Interplay of structural and dynamical heterogeneity in the nucleation mechanism in nickel
Gaining a fundamental understanding of crystal nucleation processes in metal alloys is crucial for the development and design of high-performance materials with targeted properties. Yet, crystallization is a complex non-equilibrium process and, despite having been studied for decades, the microscopic aspects that govern the crystallization mechanism of a material remain elusive to date. Recent evidence shows that the spatial heterogeneity in the supercooled liquid, characterised by extended regions with distinctive mobility and order, may be a key microscopic factor that determines the mechanism of crystal nucleation. These findings have advanced our view of the fundamental nature of crystallization, as most research has assumed that crystal clusters nucleate from random fluctuations in a ‘homogeneous’ liquid. Here, by analysing transition path sampling trajectories, we show that dynamical heterogeneity plays a key role in the mechanism of crystal nucleation in an elemental metal, nickel. Our results demonstrate that crystallization occurs preferentially in regions of low mobility in the supercooled liquid, evidencing the collective dynamical nature of crystal nucleation in Ni. In addition, our results show that low mobility regions form before and spatially overlap with pre-ordered domains that act as precursors to the crystal phase that subsequently emerges. Our results show a clear link between dynamical and structural heterogeneity in the supercooled liquid and its impact on the nucleation mechanism, revealing microscopic descriptors that could pave a novel way to control crystallization processes in metals.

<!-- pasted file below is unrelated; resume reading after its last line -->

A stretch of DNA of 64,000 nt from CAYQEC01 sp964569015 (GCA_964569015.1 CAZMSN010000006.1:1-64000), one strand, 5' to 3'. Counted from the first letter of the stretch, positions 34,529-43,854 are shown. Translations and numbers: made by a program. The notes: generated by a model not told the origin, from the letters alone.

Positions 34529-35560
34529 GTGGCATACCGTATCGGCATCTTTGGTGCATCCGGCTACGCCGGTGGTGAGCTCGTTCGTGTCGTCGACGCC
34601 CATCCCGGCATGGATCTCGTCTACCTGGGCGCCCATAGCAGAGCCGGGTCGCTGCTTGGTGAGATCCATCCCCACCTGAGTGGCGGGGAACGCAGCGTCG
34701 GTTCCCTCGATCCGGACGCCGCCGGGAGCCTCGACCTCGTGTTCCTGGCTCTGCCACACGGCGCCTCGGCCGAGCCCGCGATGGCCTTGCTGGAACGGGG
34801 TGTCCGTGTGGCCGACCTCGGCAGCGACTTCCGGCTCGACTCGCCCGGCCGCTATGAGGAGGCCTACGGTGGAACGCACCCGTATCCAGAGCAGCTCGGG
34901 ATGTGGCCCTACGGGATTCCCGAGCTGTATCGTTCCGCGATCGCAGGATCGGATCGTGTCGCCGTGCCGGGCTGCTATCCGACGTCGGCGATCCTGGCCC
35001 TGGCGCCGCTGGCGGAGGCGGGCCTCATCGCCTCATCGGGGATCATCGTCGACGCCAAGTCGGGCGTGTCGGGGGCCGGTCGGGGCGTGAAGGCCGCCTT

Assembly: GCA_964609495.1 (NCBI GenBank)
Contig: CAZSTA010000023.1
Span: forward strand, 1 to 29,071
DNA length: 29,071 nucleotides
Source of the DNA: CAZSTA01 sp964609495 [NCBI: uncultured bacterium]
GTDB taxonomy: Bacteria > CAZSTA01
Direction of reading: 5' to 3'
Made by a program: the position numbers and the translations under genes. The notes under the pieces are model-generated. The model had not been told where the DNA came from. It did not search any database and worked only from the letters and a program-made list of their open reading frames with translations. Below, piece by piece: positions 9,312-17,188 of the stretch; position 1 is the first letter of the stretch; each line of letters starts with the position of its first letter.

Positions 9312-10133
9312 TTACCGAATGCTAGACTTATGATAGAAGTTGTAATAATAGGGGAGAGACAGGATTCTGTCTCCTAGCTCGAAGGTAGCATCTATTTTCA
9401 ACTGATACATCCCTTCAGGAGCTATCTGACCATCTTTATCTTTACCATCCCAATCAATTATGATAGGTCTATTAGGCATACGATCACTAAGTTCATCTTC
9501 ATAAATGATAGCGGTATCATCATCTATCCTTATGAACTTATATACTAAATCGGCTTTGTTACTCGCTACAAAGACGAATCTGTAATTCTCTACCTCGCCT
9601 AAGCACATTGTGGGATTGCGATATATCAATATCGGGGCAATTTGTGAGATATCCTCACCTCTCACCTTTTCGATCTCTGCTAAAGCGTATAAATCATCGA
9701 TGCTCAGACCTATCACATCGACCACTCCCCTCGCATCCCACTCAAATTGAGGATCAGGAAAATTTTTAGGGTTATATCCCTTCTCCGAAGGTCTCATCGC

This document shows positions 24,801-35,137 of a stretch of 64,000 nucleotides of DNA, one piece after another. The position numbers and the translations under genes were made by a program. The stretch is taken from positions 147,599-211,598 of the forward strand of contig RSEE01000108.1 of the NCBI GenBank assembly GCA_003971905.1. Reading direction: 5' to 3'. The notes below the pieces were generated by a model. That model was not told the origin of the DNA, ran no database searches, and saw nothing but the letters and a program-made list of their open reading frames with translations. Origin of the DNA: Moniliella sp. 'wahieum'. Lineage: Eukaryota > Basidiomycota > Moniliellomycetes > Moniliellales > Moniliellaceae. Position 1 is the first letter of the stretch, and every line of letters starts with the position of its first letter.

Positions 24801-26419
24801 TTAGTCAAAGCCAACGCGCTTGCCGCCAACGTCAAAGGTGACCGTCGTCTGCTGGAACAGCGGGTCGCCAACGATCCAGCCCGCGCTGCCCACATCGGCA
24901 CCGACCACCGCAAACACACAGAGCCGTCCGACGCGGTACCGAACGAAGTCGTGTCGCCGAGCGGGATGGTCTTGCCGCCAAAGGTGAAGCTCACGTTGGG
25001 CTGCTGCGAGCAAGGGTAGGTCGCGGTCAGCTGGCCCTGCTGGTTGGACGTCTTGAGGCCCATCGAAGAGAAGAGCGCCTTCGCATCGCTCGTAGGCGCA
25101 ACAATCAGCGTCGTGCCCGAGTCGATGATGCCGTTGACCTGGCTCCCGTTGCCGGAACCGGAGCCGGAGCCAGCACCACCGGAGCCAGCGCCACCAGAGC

- This article is part of the themed collection: Understanding Crystallisation